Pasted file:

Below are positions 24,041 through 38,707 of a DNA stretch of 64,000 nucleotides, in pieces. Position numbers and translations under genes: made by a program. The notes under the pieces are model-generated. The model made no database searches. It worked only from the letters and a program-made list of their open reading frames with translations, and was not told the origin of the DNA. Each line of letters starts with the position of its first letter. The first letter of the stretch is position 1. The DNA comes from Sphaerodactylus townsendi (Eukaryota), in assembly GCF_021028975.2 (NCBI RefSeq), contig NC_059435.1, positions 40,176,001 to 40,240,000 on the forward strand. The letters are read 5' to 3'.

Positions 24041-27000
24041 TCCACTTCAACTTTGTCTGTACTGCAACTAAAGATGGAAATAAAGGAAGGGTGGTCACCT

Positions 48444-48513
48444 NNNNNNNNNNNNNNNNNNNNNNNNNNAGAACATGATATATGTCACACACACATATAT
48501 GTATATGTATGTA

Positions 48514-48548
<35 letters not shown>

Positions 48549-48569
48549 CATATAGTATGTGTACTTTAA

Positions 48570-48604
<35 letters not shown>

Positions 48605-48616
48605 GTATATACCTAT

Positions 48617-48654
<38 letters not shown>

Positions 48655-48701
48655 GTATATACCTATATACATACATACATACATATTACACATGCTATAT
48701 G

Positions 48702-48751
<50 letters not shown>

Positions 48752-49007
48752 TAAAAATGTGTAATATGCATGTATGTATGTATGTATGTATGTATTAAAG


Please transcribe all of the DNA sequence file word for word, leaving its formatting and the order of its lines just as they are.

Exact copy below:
Below are positions 24,041 through 38,707 of a DNA stretch of 64,000 nucleotides, in pieces. Position numbers and translations under genes: made by a program. The notes under the pieces are model-generated. The model made no database searches. It worked only from the letters and a program-made list of their open reading frames with translations, and was not told the origin of the DNA. Each line of letters starts with the position of its first letter. The first letter of the stretch is position 1. The DNA comes from Sphaerodactylus townsendi (Eukaryota), in assembly GCF_021028975.2 (NCBI RefSeq), contig NC_059435.1, positions 40,176,001 to 40,240,000 on the forward strand. The letters are read 5' to 3'.

Positions 24041-27000
24041 TCCACTTCAACTTTGTCTGTACTGCAACTAAAGATGGAAATAAAGGAAGGGTGGTCACCT

Positions 48444-48513
48444 NNNNNNNNNNNNNNNNNNNNNNNNNNAGAACATGATATATGTCACACACACATATAT
48501 GTATATGTATGTA

Positions 48514-48548
<35 letters not shown>

Positions 48549-48569
48549 CATATAGTATGTGTACTTTAA

Positions 48570-48604
<35 letters not shown>

Positions 48605-48616
48605 GTATATACCTAT

Positions 48617-48654
<38 letters not shown>

Positions 48655-48701
48655 GTATATACCTATATACATACATACATACATATTACACATGCTATAT
48701 G

Positions 48702-48751
<50 letters not shown>

Positions 48752-49007
48752 TAAAAATGTGTAATATGCATGTATGTATGTATGTATGTATGTATTAAAG